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The Ultimate Business-Writing Checklist: For Better Business Writing

Are you planning to start business writing? Or your professor might have given you a new assignment? Whatever be the case, don’t worry! This blog post is an ultimate guide that will cover all your concerns regarding business writing. Likewise, it discusses a writing checklist for your considerations.  

What is Business Writing?

Business writing is a type of writing that conveys a communicative piece of information in a professional setting. The three main elements of business writings are: clear, concise, and consistent. At the same time, it can be further categorized into four types: instructional, informational, persuasive, and conversational type. It follows all the conventions of writing. Read further for the writing checklist.

The only difference in business writing is that the audience is knowledgeable and professional.

Therefore, voice and tone accuracy matters a lot in it. Likewise, business writing needs to be persuasive yet accurate because of the legal aspect of writing. Making a mistake in business writing may mean losing your thousands worth dollar business. You must have heard about the million-dollar oxford comma lawsuit story.

For the sake of passing remarks, a company lost its $5 million to the drivers because of a misplaced comma in Portland. Here’s the small brief:

The issue raised was due to the last comma in the first sentence: “packing for shipment or distribution of.” The court gave the final verdict in favor of the drivers because the statement was not clear. The court claimed that the law exempted the distribution of the three categories that followed or just exempted packing for the shipment and distribution. If there were a comma after the word “shipment,” it would have changed the sentence’s complete sense.

Types of Business Writing:

Different types of business writing are:

Instructional Writing:   

This type of business writing shows the step-by-step process of a business, product, or service. However, It directs the readers to an educative piece, idea, or concept. It has an educational purpose. It provides specific details for solving a potential problem. Manuals, user guides, memos, technical documents are some of its types.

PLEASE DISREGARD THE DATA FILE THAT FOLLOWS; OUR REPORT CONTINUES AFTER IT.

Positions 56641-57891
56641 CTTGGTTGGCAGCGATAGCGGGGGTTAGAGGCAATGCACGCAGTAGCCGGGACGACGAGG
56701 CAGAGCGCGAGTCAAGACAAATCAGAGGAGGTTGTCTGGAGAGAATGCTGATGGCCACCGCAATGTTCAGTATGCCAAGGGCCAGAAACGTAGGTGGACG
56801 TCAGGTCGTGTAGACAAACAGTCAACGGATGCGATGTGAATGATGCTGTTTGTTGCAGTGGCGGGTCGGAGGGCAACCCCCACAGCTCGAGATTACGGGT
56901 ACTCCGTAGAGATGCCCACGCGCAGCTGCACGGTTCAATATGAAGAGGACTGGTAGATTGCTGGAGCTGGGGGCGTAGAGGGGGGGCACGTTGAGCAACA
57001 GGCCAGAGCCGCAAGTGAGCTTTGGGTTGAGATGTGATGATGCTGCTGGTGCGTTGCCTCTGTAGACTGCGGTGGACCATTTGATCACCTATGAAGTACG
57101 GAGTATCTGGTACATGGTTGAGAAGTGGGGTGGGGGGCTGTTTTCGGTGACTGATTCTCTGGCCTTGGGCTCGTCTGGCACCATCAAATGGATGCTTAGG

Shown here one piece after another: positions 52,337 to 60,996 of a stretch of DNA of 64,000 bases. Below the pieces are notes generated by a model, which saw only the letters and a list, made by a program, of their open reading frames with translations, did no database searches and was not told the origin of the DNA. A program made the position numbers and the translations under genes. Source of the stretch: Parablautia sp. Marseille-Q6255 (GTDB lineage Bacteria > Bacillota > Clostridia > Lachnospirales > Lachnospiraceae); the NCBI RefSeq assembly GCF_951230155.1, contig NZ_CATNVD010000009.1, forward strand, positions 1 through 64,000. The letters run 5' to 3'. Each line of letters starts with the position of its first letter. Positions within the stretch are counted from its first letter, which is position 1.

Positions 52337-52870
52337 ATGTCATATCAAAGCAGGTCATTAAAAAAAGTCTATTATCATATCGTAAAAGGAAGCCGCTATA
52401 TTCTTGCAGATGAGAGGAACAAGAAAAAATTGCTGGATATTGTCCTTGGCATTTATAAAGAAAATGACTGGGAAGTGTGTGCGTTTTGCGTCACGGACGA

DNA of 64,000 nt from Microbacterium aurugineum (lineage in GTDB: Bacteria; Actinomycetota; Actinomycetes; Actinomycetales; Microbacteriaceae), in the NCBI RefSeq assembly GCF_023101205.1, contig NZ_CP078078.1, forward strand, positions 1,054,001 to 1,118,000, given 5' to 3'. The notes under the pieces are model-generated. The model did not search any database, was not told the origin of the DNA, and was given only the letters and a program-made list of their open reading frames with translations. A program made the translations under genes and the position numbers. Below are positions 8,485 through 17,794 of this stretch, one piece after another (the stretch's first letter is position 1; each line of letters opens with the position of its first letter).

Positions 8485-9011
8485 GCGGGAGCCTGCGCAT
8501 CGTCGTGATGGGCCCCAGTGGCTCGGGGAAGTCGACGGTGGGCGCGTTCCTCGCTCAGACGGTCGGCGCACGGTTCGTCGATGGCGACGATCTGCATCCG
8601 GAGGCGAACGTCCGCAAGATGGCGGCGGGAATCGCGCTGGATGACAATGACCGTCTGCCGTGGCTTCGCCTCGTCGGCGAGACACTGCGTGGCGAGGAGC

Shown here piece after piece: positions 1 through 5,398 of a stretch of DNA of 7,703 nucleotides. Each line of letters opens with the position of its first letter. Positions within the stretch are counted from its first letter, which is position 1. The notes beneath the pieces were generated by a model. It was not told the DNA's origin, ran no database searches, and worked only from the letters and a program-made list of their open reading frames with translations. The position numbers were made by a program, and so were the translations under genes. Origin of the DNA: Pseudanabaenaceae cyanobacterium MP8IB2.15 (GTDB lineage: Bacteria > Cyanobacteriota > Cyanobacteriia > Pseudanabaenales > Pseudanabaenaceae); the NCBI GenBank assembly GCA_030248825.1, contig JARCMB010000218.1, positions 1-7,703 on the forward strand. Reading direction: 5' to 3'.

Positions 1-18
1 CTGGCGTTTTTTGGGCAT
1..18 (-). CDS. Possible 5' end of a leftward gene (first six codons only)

Informational Writing: 

This type of writing informs the readers regarding a certain project, product, or service. It helps the readers comply with the rules and regulations that they might need to follow. Company history, white papers, report writing, financial statements fall in this category of business writing.

Persuasive Writing: 

The main purpose of persuasive writing is to convince the readers about a certain fact, truth, product, or service. It is mostly done for sales and marketing purposes. Think of an advert you saw last time about a product. The script was targeted for you to buy the product and increase the sales of the business. Think of the proposals, advertisements, press releases, news, sales emails, coupons, and business eBooks as a form of persuasive business writing.

Conversational Writing: 

It is usually referred to as transactional writing. It is one of the biggest business writing categories that included all the communication elements, both formal and informal, between the employees and the employer, colleagues and the partners, between the customers and the company. Such as resume, offer letter, termination letter, emails, invoices, and day to day correspondence and business emails.

The Writing checklist for Business Writing:

Writing takes time. It’s a continuous process of creation and deletion of ideas, thoughts, and words for the sake of clear, effective, and concise communication. You need to have your writing checked through several ways to create an engaging and readable piece for your readers. If you want to write for business purposes, then ensure these elements are present in your business writing. This writing checklist is not extensive, but it will surely help you communicate your ideas clearly and effectively.

Writing checklist: Ideation

Before you start writing for the business and professional world, know your purpose. Prepare a plan, and make pointers for what is to be communicated. The more clarity you have in your thoughts, the better you will portray them through words. Ask yourself:

• What’s the idea? Write a first rough draft if need be, and refine it later.

• What is the theme of your communication? Most of the time, we drag the conversation aimlessly that becomes hard to refer back to our main topic. Define the theme of communication.

• Are you able to see from the readers’ perspective? If you cannot realize the readers’ needs and concerns, then there are chances that your readers might not feel connected to what you are saying.

Writing checklist: Need Analysis